Surviving Your First Real Job

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You passed the gauntlet of HR interviews, group interviews, and department head interviews, and you finally landed your first “real” job. You know this will be different than the summer jobs and internships you had thus far. These days, employers expect you to pretty much hit the ground running, to use your degree and the innate smarts you demonstrated during your interviews. There’s a lot riding on this one. It can make or break you. Here’s what you need to do to make a good impression.

Learn and Leverage Your Orientation

Most companies have an orientation (or onboarding) period where you’re introduced to the company culture, some key players above your pay grade, below your pay grade and fellow peers. Show an interest in everyone you meet. Remember names, titles and where they’re physically located. Jot all this down if you have to. Small companies will simply hand you a binder of stuff to orient you to everything. Read it and make notes about meetings, work policies and procedures that affect you. Large companies will have you attend orientation meetings where you’ll join other new hires watching videos about company policies, procedures and products/services. Take notes on things that affect you. Talk to your fellow new hires and note anyone who will be working in your group or division. Connect with them via phone and email. To get an idea of what to expect in a new employee orientation, check out this JL Gray companies video.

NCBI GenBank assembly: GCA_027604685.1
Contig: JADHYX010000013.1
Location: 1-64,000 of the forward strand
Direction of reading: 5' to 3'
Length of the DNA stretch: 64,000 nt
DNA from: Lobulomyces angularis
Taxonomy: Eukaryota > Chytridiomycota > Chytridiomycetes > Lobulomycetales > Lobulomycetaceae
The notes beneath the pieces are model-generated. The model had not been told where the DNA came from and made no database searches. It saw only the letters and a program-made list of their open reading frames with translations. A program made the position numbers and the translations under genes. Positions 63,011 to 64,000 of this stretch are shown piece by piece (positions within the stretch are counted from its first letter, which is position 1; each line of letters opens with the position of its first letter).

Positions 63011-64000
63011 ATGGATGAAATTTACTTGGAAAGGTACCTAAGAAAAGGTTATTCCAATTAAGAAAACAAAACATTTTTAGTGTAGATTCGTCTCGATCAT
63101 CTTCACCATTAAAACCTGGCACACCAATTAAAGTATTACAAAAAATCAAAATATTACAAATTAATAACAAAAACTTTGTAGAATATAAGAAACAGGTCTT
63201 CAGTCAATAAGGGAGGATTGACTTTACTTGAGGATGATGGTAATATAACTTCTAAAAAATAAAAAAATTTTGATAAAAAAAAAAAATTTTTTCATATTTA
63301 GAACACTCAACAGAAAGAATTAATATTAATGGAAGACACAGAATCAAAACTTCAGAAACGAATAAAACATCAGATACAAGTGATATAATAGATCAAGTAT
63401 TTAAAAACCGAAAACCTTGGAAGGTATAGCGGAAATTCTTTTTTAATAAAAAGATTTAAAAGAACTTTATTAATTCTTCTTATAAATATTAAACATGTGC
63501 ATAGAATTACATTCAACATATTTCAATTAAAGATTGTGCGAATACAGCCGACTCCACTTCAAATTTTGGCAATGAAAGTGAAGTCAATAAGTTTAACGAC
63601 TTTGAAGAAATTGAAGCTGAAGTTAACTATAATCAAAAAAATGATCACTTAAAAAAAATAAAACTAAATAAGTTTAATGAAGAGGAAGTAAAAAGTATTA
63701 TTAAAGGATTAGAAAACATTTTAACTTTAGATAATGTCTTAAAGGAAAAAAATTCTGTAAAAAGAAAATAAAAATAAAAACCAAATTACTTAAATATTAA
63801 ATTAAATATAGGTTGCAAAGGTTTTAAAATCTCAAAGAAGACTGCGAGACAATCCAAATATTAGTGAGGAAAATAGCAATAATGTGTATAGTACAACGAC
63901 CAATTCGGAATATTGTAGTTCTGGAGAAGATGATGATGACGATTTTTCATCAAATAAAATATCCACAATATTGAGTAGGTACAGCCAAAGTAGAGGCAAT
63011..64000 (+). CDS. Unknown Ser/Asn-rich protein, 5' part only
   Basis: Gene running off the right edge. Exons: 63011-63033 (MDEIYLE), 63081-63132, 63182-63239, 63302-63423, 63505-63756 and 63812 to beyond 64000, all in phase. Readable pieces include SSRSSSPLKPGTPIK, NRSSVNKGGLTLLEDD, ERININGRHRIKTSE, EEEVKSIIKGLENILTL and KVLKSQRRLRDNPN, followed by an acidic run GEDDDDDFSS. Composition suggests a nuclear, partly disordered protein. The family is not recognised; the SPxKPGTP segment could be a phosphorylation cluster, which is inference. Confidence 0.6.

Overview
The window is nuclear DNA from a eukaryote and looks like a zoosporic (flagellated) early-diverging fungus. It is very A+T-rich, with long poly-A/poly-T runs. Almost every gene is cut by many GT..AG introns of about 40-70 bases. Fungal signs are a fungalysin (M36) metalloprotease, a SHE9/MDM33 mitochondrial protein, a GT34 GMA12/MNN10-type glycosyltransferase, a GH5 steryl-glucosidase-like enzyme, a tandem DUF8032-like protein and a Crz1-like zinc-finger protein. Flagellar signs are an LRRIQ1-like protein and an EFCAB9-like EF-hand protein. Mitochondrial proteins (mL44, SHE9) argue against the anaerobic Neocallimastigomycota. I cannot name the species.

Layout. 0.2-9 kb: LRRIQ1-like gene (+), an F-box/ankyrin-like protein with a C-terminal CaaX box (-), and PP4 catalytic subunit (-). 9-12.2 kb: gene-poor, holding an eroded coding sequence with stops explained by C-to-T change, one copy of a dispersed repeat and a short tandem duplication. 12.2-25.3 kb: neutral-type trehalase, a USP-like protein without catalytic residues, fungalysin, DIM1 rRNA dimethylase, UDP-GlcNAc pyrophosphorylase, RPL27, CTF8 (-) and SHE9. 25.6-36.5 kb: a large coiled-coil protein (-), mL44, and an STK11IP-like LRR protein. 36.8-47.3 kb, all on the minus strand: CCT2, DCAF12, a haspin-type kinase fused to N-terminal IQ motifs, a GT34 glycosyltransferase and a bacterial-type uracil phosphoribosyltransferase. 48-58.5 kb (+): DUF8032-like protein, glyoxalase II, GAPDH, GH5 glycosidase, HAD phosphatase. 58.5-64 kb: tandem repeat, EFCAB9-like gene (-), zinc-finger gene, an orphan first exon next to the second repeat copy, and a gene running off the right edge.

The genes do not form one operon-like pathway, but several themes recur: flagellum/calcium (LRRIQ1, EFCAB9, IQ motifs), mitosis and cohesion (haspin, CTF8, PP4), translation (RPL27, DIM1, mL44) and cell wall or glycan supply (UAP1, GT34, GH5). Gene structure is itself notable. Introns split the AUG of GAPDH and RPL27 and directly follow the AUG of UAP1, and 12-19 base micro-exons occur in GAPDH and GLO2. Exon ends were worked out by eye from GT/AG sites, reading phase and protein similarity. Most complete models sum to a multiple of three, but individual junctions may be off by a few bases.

Ask Questions Now, Not Later

People will expect you to ask questions during your first few weeks on the job. Better to do this now than in 6 months when you’ll be expected to know everything. How you complete your first assignment or task will be crucial. A smart supervisor or manager will give you something small and relatively unimportant to see how you perform. Take your time—unless you’re on a tight deadline—and do this job to the absolute best of your ability. Regard it as super important, even if it seems like busy work or grunt work. It’s a test and people will be watching. When you’ve completed you assignment, ask your supervisor for feedback. It shows you care and that you’re eager to improve. Listen to everything he or she says. Emily Bennington and Skip Lineberg, authors of Effective Immediately, note that you’ll be sized up on things like how well you communicate with peers and subordinates, your various people skills, and if you demonstrate some level of confidence and charisma.

Prioritize Work, Use Tools

Some companies will start you off with lots of small tasks. This too is a test. Your supervisor may want to see how you can multitask and prioritize work. So map out a prioritized schedule and post it on your cubicle wall.  Let your supervisor and others know that you can schedule tasks, complete with deadlines and milestones. If you have any questions, ask. If your supervisor needs progress reports, provide them. Show where you are and where you’re headed. Whenever you meet with your supervisor, ask if priorities have changed, or if some tasks have changed in some way. Things do have a habit of changing with time. Mind Tools has a host of prioritization tools you can familiarize yourself with. Some companies may even be using them.

Want to survive your first real job? Network, ask, learn, and prioritize. And don’t get stressed out.


Image courtesy of photostock/


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article posted by Staff Editor
article posted by Staff Editor

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